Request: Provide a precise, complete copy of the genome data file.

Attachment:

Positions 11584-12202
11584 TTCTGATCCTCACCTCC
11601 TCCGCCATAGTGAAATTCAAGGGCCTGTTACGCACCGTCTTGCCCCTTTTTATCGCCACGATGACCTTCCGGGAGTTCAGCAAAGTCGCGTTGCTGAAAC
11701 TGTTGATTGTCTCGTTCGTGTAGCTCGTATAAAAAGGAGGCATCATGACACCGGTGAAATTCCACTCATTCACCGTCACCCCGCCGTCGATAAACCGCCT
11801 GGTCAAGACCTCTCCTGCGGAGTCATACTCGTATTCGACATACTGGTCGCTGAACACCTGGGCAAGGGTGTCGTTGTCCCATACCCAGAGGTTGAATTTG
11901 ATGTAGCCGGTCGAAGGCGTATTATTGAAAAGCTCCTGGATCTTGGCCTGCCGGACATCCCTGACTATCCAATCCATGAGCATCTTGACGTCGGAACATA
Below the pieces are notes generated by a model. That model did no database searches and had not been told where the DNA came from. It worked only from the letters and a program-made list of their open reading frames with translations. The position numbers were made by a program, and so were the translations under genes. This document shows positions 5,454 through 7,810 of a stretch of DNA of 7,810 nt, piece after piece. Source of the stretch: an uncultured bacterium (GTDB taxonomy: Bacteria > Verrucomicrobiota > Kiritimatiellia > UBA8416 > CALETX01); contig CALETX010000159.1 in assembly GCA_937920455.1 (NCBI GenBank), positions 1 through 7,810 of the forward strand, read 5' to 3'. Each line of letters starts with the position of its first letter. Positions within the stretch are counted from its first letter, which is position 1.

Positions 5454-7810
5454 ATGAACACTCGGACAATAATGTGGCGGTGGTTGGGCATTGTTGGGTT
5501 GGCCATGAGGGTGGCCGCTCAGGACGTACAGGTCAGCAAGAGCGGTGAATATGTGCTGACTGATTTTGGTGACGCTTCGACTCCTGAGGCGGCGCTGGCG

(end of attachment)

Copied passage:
Positions 11584-12202
11584 TTCTGATCCTCACCTCC
11601 TCCGCCATAGTGAAATTCAAGGGCCTGTTACGCACCGTCTTGCCCCTTTTTATCGCCACGATGACCTTCCGGGAGTTCAGCAAAGTCGCGTTGCTGAAAC
11701 TGTTGATTGTCTCGTTCGTGTAGCTCGTATAAAAAGGAGGCATCATGACACCGGTGAAATTCCACTCATTCACCGTCACCCCGCCGTCGATAAACCGCCT
11801 GGTCAAGACCTCTCCTGCGGAGTCATACTCGTATTCGACATACTGGTCGCTGAACACCTGGGCAAGGGTGTCGTTGTCCCATACCCAGAGGTTGAATTTG
11901 ATGTAGCCGGTCGAAGGCGTATTATTGAAAAGCTCCTGGATCTTGGCCTGCCGGACATCCCTGACTATCCAATCCATGAGCATCTTGACGTCGGAACATA
Below the pieces are notes generated by a model. That model did no database searches and had not been told where the DNA came from. It worked only from the letters and a program-made list of their open reading frames with translations. The position numbers were made by a program, and so were the translations under genes. This document shows positions 5,454 through 7,810 of a stretch of DNA of 7,810 nt, piece after piece. Source of the stretch: an uncultured bacterium (GTDB taxonomy: Bacteria > Verrucomicrobiota > Kiritimatiellia > UBA8416 > CALETX01); contig CALETX010000159.1 in assembly GCA_937920455.1 (NCBI GenBank), positions 1 through 7,810 of the forward strand, read 5' to 3'. Each line of letters starts with the position of its first letter. Positions within the stretch are counted from its first letter, which is position 1.

Positions 5454-7810
5454 ATGAACACTCGGACAATAATGTGGCGGTGGTTGGGCATTGTTGGGTT
5501 GGCCATGAGGGTGGCCGCTCAGGACGTACAGGTCAGCAAGAGCGGTGAATATGTGCTGACTGATTTTGGTGACGCTTCGACTCCTGAGGCGGCGCTGGCG